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Food & Drink

Artful Plates inside Southtown’s Starfish

Photo: Casey Howell, License: N/A

Casey Howell

The scallops presented without foam


I believe my second review on the job took me to 210 Ceviche, which was heavy on the kitsch. Too many anchors, nautical ropes and whimsical nets filled with faux aquatic life. This tends to be the way seafood restaurants are presented throughout the city—but not Starfish.

Doors opened in June, as Rene Fernandez (owner of Azuca Nuevo Latino) and his son, chef Diego Fernandez, teamed up to bring a seafood-specific eatery to Southtown. The restaurant isn’t very large–there’s just 12 or so tables. Starfish features a gleaming open kitchen and exposed brick walls enclosing the space.

In local terms, the restaurant looks like Andrew Weissman’s Sandbar had a tiny merchild with Steve McHugh’s Cured. The ocean theme is more subtle, more abstract than that of its peers—long jellyfish-esque lamps dangle from the ceiling near the chef’s table, two glass chandeliers made of long chains of what look like bubbles anchor the entry and only three fish-inspired pieces of art hang from the wall, all touches brought in by artists Abraham Mojica, Charles Harrison, Emmett Martinez, Nik Soupe and Maureen “Momo” Brown.

But back to the open kitchen for a minute—the concept is admirable and impressive, when you consider just about everything is made in-house from scratch. It’s a teensy workspace, so chef and co. really do have to exercise calm even in stormy dining situations.

This was the case on a recent Saturday night. Tables were full-up, and a handful of patrons were seated along the chef’s bar, which meant we were seated outside on Starfish’s patio. Much like its sister Azuca, the patio is done well and offers a chance to peer into chef’s garden, which was filled with hearty chiles and herbs during our visit. Considering the busy interior and our “banishment” to the patio, a lesser restaurant may have delivered an absent-minded experience, but server Camille made sure to communicate the kitchen’s issues that night, while being almost too apologetic about it. Though more than one server checking in on a lone table can be annoying, the staff’s attention to our general experience was thoughtful and even-paced.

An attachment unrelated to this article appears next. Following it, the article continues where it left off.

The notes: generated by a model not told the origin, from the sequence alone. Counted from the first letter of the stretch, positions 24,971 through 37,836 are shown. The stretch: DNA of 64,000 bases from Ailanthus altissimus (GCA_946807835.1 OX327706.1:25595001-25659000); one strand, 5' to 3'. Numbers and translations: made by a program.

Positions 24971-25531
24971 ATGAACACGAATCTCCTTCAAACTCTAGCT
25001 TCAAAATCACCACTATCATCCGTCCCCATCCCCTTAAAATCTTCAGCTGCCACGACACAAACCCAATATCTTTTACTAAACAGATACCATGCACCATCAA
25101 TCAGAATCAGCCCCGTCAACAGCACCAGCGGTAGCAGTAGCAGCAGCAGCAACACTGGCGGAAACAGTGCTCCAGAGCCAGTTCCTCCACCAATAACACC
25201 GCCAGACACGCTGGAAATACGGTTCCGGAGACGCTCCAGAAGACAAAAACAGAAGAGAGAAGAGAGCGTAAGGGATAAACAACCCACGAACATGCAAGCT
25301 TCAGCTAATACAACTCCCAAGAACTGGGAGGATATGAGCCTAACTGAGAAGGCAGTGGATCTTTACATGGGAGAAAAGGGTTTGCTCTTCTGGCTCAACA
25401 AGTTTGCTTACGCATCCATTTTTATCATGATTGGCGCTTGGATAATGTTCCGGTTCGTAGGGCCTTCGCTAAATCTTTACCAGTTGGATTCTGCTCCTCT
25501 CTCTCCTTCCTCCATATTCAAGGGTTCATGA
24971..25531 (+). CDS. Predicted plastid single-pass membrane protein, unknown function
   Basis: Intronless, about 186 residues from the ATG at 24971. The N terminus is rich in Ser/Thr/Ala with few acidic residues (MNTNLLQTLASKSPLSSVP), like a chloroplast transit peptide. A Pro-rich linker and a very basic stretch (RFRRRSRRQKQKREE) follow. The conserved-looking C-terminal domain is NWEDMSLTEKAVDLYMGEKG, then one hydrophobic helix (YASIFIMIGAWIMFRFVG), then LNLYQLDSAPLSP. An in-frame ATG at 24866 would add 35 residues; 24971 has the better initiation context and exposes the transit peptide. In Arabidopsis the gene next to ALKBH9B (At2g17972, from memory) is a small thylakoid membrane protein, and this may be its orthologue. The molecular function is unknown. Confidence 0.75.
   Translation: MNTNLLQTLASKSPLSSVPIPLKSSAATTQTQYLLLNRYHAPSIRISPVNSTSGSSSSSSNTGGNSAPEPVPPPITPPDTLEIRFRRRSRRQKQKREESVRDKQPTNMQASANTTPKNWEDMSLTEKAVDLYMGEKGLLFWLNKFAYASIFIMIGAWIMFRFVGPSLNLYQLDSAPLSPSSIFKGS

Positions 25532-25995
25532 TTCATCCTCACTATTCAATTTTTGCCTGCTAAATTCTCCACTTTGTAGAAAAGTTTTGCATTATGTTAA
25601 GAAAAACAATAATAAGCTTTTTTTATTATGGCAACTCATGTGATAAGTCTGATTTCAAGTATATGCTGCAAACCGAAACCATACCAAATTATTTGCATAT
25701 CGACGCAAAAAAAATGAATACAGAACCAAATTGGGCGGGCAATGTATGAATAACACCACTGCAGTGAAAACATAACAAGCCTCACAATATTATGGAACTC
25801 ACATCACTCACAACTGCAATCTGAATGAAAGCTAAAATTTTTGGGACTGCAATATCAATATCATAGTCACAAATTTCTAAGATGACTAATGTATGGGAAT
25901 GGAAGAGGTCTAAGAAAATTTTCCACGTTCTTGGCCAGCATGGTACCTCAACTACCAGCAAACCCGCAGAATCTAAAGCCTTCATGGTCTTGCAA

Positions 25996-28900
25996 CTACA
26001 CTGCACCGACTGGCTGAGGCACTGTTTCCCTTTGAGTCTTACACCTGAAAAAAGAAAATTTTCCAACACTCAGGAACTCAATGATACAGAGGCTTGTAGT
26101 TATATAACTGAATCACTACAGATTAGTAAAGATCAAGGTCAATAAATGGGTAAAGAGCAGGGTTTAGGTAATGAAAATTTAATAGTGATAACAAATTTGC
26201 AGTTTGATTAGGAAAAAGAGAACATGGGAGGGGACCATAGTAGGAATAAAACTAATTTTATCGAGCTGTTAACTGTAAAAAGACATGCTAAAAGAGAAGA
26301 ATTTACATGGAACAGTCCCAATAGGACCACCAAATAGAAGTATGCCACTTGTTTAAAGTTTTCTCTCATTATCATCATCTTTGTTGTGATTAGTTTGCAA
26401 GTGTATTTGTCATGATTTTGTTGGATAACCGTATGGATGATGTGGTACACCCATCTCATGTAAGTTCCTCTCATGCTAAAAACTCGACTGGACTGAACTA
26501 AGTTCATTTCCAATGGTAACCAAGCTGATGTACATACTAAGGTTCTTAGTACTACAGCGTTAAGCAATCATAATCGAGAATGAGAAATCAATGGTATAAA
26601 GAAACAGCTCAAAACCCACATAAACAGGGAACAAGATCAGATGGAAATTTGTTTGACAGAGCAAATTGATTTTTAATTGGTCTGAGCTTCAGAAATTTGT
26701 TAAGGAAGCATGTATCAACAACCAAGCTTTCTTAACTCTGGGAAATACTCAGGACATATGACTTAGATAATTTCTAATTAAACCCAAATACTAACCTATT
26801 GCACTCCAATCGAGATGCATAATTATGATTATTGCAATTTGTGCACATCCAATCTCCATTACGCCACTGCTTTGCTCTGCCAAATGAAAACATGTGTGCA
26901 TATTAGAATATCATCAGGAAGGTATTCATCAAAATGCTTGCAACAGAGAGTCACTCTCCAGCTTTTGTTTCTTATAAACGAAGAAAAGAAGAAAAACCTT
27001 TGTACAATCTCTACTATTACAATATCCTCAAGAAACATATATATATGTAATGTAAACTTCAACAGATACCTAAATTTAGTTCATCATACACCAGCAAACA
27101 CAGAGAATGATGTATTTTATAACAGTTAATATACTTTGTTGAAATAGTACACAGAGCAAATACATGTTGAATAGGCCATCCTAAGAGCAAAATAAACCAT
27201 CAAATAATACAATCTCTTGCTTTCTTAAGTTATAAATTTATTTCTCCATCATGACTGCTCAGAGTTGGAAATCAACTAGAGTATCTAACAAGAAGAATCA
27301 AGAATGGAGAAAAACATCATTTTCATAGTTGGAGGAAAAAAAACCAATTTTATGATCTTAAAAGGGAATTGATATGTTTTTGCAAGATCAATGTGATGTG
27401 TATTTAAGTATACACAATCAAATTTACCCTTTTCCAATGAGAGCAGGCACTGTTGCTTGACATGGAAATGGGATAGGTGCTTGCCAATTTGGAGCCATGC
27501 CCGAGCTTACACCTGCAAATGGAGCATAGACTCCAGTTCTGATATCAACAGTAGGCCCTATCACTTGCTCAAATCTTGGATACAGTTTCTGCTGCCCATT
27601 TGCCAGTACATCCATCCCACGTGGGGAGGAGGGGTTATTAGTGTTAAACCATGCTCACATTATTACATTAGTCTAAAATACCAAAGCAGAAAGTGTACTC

We began the evening with beers and cocktails listed in the libations portion of the menu. While my dining companions opted for craft brews (bottled offerings were available at $5 to $5.50, with two beers hailing from New York’s Brewery Ommegang coming in at in the mid- to high-20s for a 750ml bottle), I chose the Perfect Storm, with Herradura Reposado, Ancho Reyes ancho chile liquor, lime juice and Fresca, just sweet and spicy enough to get my evening going.

Bread service followed with the standard fare save for the rosemary-laced crispy flat bread, which happened to be the perfect vessel for our Hawaiian poke starter. The appetizer featured an artfully plated helping of lightly marinated Ahi tuna topped with seaweed and crushed Brazilian nuts. A great dish for patio dining, the poke was paired with chilled cucumber foam clusters.

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